The American Academy of
Child and Adolescent Psychiatry recommends
routine screening for anxiety in
childhood, querying various sources (child,
parent, teacher) about anxiety symptoms,
assessing for comorbid disorders,
and evaluating severity and functional
impairment. Transient and developmentally
appropriate worries and fears need to
be distinguished from anxiety disorders.
Somatic symptoms, such as headache or
stomachache, often accompany anxiety.
A child’s anxiety may manifest as crying,
irritability, or other behaviors that may
be misunderstood by adults as disobedience.
Self-report measures can help
screen for anxiety symptoms and monitor
treatment response. Psychotherapy is
the initial treatment of children with
anxiety. Pharmacotherapy with selective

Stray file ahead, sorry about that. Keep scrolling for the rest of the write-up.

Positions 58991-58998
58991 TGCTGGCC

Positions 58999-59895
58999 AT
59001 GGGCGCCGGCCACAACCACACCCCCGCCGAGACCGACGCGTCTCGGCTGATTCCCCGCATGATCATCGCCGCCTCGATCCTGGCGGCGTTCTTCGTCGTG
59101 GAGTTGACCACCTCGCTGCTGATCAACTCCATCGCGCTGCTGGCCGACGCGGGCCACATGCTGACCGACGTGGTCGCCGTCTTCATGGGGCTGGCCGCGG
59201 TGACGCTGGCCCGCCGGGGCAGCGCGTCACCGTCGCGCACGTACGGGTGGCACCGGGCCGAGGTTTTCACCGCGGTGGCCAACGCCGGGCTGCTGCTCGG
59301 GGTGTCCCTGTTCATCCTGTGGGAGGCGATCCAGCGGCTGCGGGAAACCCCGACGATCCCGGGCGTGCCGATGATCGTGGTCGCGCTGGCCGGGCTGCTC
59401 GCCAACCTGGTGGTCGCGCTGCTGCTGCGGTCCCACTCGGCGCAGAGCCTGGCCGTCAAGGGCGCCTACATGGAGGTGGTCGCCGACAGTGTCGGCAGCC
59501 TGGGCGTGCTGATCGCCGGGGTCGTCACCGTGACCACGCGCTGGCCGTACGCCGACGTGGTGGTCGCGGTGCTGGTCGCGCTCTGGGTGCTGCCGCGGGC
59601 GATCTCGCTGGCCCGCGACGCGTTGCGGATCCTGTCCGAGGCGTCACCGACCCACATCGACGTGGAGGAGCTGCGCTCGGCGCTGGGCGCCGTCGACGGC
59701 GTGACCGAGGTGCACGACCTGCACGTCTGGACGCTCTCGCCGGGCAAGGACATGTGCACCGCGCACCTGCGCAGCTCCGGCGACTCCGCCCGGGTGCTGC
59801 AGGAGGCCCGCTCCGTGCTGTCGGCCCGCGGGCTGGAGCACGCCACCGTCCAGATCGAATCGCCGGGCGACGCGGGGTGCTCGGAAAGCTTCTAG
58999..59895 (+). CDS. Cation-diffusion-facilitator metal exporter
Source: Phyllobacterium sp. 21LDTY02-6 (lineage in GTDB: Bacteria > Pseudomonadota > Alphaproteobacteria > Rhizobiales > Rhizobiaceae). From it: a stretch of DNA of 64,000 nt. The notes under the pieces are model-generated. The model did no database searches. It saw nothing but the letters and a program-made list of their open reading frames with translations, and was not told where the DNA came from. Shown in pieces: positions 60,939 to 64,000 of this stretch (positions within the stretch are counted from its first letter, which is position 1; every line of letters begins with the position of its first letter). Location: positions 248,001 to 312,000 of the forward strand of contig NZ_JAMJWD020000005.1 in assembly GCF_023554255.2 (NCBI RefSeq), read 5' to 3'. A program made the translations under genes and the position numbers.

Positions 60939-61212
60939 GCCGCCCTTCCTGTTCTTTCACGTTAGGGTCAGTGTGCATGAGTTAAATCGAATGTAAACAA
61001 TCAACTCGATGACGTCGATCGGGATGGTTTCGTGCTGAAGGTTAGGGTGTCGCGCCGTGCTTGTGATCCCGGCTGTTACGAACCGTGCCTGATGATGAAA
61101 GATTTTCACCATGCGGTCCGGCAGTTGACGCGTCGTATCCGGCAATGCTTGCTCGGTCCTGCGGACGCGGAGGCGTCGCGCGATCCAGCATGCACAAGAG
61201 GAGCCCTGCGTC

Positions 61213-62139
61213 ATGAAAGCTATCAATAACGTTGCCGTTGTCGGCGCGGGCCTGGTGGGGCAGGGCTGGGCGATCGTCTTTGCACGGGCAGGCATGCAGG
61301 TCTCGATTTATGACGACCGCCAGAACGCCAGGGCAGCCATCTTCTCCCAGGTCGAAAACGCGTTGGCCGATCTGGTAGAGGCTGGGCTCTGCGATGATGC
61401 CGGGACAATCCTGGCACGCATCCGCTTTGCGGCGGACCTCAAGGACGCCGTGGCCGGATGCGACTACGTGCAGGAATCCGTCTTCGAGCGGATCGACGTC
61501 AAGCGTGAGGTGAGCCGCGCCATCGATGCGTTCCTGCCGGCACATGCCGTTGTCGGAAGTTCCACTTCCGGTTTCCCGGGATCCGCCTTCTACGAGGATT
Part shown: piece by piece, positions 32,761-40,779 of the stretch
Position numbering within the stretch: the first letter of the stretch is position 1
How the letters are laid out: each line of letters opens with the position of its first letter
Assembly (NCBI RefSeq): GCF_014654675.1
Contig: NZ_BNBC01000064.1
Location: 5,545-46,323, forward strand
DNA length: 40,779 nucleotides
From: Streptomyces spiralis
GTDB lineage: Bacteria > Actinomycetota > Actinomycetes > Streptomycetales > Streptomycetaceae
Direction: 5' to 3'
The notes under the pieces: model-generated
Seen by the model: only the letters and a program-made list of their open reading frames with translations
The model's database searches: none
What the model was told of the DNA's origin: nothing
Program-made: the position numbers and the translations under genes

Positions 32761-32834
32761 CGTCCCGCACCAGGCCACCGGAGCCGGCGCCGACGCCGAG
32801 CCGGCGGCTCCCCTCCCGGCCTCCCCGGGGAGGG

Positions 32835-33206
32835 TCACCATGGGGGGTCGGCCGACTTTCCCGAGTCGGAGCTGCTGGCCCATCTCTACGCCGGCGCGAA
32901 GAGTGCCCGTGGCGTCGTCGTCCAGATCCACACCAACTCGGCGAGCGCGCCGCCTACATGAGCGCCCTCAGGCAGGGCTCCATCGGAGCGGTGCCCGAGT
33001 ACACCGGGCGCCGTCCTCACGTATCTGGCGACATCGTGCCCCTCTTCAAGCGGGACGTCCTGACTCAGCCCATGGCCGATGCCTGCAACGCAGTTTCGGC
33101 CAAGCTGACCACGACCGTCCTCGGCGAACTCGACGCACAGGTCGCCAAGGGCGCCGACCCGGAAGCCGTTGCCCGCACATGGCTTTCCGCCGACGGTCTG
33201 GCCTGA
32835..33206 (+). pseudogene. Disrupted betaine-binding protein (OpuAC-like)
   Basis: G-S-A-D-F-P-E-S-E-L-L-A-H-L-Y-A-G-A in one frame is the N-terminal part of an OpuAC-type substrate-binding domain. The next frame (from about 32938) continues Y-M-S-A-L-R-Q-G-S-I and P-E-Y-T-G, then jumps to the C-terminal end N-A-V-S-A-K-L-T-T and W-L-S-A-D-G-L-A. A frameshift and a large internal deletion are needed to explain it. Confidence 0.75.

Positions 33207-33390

serotonin reuptake inhibitors may be
necessary for those with moderate to
severe anxiety. In these children, the
addition of cognitive-behavioral therapy
may improve functioning better than
either intervention alone.
Anxiety disorders are one of the most common psychiatric disorders in children and adolescents, but they often go undetected or untreated. Identification and effective treatment of childhood anxiety disorders can decrease the negative impact of these disorders on academic and social functioning in youth and their persistence into adulthood.